Here are a few tips that can help you take better pictures if you are using a high-tech digital camera or your smartphone.
Let the light in the environment (whether natural sunlight or lighting in a room) light your subject. Try to get as much as possible without overexposing your subject.
Avoid a flash if possible. However, use a flash if necessary. It is better to have a properly lit picture with a flash than an underexposed picture.
The Whole Picture
Try to capture the whole scene when taking pictures to give your picture some context. Have your subject clearly in focus, but try to add some background.
Try Different Angles
It is amazing what a difference changing angles can make.
Avoid Wide Shots and Backs of Heads
Try not to take these shots. They do not tell a story.
Smartphone cameras, in particular, function better if you get close to your subject. Zoom usually hurts the quality of the image. It is better to shoot without zoom and then crop.
Focus on Your Subject
For most smartphones, touching the screen where your subject appears will focus on your subject.
Don’t line everyone up. Try to get people looking at you while they are in a natural position/situation. Just ask people to look and smile. While group photos do document who is involved to document the experience, make sure to also take engaged or candid photos. The candid or engaging photos that work best on our website and social media.
Rule of Thirds
The most compelling parts of a photo are found along the third lines, and the peak points of interest are where those lines intersect.
Capture people while they are doing things without eye contact. These are the best types of photos to take for our website and social media.
University Photo Guidelines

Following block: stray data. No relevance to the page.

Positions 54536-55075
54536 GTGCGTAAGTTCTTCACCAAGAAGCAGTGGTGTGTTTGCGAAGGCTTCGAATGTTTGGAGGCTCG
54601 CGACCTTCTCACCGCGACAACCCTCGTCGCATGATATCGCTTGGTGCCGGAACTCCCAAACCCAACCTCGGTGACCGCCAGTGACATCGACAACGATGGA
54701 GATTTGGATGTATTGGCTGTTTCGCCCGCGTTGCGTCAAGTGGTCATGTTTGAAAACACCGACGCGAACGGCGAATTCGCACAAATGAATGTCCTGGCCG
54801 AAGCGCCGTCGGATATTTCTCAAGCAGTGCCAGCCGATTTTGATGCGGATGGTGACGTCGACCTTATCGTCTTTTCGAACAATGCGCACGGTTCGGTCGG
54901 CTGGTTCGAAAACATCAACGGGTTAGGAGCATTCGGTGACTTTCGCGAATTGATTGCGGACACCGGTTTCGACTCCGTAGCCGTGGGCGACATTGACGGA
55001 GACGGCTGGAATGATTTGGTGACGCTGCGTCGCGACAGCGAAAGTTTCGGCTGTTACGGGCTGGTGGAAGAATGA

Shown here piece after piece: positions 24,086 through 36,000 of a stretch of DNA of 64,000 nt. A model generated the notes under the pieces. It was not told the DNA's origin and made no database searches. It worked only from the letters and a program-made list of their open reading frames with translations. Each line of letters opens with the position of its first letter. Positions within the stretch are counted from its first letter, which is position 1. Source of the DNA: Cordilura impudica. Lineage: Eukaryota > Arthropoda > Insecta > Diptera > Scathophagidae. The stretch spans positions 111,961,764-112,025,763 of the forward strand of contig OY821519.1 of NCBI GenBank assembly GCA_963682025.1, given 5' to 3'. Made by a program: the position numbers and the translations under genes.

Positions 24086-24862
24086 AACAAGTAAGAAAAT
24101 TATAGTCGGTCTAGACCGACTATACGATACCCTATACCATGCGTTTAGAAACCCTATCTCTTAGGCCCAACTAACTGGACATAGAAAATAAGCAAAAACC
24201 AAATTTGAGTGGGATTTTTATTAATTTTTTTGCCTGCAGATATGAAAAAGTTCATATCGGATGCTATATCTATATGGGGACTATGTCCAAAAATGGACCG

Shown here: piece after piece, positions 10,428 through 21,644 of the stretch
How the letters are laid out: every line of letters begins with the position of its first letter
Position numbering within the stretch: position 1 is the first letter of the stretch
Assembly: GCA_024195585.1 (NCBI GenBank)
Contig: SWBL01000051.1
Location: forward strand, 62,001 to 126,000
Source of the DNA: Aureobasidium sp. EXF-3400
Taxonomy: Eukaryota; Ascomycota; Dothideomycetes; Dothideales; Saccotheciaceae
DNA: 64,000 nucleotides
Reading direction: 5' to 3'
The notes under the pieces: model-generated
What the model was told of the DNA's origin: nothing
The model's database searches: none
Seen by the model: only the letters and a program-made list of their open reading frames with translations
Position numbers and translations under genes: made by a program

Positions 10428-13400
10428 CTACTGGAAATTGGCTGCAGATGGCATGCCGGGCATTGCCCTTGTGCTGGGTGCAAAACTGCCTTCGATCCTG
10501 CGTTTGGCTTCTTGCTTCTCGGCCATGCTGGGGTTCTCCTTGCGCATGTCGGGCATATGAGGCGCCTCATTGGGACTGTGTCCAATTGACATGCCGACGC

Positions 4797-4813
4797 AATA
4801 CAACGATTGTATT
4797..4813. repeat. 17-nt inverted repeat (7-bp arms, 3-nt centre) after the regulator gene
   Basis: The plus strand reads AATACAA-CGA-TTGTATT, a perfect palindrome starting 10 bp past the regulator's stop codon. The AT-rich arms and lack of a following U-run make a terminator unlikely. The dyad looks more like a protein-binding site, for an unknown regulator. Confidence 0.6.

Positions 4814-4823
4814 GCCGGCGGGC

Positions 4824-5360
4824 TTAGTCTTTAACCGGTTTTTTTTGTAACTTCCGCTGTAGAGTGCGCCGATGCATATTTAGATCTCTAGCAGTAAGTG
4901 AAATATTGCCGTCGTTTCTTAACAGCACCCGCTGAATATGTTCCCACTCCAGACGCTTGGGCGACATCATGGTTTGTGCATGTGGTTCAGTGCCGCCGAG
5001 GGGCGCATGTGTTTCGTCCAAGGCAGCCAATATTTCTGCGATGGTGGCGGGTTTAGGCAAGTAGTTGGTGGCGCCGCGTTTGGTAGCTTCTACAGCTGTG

Penn State's photo guidelines can also offer support for better photos.
Style of Photography
Photojournalistic, candid moments of action, not camera-aware
A great photo evokes an emotional response from its audience. We aim toward capturing candid moments to show our ‘inspired doers’ in action. The photography should be able to tell a story on its own as well as support and strengthen the message it delivers. Subjects should not be looking at the camera.
Thinking with Photography in Mind
As you prepare for your trip or activity, think about your agenda with an eye toward active photos. What will you be doing that evokes the trip’s lessons learned? What will you be doing in settings that evoke a sense of place? Putting those two things together is the key to a great photo. Always try to keep diversity and equal representation in mind.
Composition and style tips
- Natural lighting is best—try to shoot for photos outside or in bright, airy rooms
- If you don’t have a camera, iPhone photos can work—make sure to turn it horizontally to get a wide shot.
- Ideally, your subject will have someone or something to interact with. Your subject should be actively doing something and not looking at or posing for the camera.
- Photos should represent the unique educational aspects of your trip. For example, if you’re traveling to Panama to work with sea turtles, make sure that’s represented; or if you’re in Italy studying luxury retailers, capture a student working with or examining a product.
- Particularly with international trips, the best photos will also evoke a sense of place. Try to set your photos in a location that exhibits the unique landscape of your destination.
- Experiment with different angles and perspectives, taking photos from both high and low vantage points.
- Pay close attention to the foreground and background of your image. Make sure there isn’t anything distracting that would take away from the strength of the image.
- Use objects in the environment to frame the subject and make an interesting composition.
- Keep in mind that we want to represent excellence, innovation, passion, collaboration and inspired doing.
- Be patient and keep shooting! The more we have to choose from, the better.